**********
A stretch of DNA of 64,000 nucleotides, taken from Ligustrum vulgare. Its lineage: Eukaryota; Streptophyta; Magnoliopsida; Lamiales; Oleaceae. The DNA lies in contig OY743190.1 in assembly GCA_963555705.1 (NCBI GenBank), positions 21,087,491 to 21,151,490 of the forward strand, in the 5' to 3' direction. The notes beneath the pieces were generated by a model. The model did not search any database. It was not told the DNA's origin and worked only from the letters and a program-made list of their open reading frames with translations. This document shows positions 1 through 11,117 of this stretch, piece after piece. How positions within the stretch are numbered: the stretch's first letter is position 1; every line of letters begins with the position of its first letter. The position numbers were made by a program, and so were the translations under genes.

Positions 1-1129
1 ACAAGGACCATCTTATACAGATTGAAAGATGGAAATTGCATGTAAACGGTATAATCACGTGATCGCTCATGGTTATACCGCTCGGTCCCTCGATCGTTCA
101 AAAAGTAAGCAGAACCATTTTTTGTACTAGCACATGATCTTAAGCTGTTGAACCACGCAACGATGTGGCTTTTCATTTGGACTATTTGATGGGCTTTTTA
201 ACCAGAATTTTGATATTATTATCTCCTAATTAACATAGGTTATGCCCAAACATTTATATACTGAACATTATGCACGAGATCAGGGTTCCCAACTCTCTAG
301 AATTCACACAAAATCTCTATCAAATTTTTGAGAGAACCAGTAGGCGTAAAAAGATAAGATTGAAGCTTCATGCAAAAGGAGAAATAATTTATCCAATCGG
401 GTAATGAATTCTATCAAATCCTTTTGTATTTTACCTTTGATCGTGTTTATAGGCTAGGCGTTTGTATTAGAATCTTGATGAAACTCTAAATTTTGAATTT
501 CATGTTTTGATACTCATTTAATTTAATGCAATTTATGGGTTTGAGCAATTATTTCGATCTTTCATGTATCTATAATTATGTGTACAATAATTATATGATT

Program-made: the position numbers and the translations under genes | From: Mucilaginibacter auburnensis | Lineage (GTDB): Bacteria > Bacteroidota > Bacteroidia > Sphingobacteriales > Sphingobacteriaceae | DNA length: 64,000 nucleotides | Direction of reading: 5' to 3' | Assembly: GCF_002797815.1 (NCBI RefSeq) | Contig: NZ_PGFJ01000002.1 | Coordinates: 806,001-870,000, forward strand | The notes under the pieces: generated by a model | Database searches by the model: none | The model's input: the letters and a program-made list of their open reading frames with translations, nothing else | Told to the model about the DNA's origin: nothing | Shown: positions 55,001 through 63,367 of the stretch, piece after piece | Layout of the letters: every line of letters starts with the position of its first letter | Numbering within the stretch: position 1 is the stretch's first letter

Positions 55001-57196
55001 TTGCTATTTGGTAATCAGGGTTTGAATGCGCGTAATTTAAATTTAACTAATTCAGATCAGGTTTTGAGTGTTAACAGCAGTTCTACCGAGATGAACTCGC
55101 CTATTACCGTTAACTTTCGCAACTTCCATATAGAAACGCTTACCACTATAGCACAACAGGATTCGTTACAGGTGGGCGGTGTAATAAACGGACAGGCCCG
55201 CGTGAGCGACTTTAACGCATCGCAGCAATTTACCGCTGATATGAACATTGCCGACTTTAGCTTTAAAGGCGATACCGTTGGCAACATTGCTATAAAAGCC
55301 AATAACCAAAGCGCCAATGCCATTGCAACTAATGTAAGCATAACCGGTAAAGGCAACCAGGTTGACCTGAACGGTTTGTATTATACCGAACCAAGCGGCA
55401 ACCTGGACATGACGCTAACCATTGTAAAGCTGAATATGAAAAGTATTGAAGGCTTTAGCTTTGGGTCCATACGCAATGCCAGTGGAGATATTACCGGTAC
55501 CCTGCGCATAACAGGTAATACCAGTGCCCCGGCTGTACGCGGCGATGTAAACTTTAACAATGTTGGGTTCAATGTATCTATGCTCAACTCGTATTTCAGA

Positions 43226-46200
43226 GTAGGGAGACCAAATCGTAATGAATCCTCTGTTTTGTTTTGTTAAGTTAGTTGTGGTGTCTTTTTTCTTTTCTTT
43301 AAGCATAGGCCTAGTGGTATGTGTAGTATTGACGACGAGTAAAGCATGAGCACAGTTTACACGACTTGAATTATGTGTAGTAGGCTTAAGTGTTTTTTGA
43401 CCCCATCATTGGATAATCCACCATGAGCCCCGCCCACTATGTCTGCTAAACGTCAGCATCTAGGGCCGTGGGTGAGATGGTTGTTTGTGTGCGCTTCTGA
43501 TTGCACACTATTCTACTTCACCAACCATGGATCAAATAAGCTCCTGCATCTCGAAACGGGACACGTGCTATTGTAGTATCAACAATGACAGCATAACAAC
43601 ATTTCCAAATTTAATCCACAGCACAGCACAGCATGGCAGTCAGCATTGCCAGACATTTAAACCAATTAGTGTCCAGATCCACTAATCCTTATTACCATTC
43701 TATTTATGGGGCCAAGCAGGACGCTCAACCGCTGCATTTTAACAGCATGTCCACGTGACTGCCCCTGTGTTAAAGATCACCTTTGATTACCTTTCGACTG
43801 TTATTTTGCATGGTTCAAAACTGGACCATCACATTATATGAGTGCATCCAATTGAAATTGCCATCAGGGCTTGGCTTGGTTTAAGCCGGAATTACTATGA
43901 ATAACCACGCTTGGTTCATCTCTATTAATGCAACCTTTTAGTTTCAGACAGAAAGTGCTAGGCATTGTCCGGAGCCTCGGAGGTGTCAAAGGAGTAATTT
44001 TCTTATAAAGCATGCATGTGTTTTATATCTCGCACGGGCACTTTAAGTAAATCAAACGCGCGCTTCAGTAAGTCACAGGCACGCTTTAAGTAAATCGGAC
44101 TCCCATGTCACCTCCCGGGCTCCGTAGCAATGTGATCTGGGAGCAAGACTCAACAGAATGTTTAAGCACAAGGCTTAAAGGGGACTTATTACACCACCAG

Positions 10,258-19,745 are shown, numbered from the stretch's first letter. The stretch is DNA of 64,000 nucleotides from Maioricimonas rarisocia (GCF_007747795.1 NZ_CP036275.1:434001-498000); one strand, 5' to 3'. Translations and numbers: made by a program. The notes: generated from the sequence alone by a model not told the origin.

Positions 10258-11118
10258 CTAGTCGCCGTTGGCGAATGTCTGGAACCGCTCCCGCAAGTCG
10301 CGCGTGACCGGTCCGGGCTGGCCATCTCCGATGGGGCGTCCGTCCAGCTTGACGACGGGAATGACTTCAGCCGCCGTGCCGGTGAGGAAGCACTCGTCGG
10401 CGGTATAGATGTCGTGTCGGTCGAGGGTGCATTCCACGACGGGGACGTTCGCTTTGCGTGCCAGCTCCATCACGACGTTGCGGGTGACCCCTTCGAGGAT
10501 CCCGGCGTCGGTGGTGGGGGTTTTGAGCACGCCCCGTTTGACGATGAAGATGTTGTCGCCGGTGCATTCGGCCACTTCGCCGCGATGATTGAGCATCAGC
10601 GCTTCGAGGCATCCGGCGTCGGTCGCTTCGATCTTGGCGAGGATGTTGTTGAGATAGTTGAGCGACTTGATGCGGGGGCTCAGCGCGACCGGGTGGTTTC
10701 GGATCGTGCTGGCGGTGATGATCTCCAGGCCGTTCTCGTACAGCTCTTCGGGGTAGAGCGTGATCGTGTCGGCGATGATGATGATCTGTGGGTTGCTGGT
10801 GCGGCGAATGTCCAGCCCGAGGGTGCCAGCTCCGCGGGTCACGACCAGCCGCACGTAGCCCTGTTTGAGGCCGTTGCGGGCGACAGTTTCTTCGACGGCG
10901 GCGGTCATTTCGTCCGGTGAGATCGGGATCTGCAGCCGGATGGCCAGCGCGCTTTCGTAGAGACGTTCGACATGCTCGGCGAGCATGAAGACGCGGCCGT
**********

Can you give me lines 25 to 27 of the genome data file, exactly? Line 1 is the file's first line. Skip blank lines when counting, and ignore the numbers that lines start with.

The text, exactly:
43901 ATAACCACGCTTGGTTCATCTCTATTAATGCAACCTTTTAGTTTCAGACAGAAAGTGCTAGGCATTGTCCGGAGCCTCGGAGGTGTCAAAGGAGTAATTT
44001 TCTTATAAAGCATGCATGTGTTTTATATCTCGCACGGGCACTTTAAGTAAATCAAACGCGCGCTTCAGTAAGTCACAGGCACGCTTTAAGTAAATCGGAC
44101 TCCCATGTCACCTCCCGGGCTCCGTAGCAATGTGATCTGGGAGCAAGACTCAACAGAATGTTTAAGCACAAGGCTTAAAGGGGACTTATTACACCACCAG